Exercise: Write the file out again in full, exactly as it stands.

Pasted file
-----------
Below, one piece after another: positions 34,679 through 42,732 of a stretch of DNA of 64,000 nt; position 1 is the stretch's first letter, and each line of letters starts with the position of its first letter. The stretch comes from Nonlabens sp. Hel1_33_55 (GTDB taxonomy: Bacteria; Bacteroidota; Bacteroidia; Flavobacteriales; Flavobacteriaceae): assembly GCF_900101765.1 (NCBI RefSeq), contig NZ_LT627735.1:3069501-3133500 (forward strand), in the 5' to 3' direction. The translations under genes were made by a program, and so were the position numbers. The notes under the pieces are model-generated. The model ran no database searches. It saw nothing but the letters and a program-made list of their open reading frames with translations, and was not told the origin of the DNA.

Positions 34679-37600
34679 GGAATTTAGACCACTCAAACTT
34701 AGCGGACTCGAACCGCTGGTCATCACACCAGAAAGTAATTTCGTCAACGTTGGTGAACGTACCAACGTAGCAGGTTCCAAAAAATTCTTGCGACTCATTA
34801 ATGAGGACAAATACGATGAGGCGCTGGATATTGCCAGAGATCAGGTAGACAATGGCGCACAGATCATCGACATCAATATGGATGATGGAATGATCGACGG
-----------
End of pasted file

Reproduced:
Below, one piece after another: positions 34,679 through 42,732 of a stretch of DNA of 64,000 nt; position 1 is the stretch's first letter, and each line of letters starts with the position of its first letter. The stretch comes from Nonlabens sp. Hel1_33_55 (GTDB taxonomy: Bacteria; Bacteroidota; Bacteroidia; Flavobacteriales; Flavobacteriaceae): assembly GCF_900101765.1 (NCBI RefSeq), contig NZ_LT627735.1:3069501-3133500 (forward strand), in the 5' to 3' direction. The translations under genes were made by a program, and so were the position numbers. The notes under the pieces are model-generated. The model ran no database searches. It saw nothing but the letters and a program-made list of their open reading frames with translations, and was not told the origin of the DNA.

Positions 34679-37600
34679 GGAATTTAGACCACTCAAACTT
34701 AGCGGACTCGAACCGCTGGTCATCACACCAGAAAGTAATTTCGTCAACGTTGGTGAACGTACCAACGTAGCAGGTTCCAAAAAATTCTTGCGACTCATTA
34801 ATGAGGACAAATACGATGAGGCGCTGGATATTGCCAGAGATCAGGTAGACAATGGCGCACAGATCATCGACATCAATATGGATGATGGAATGATCGACGG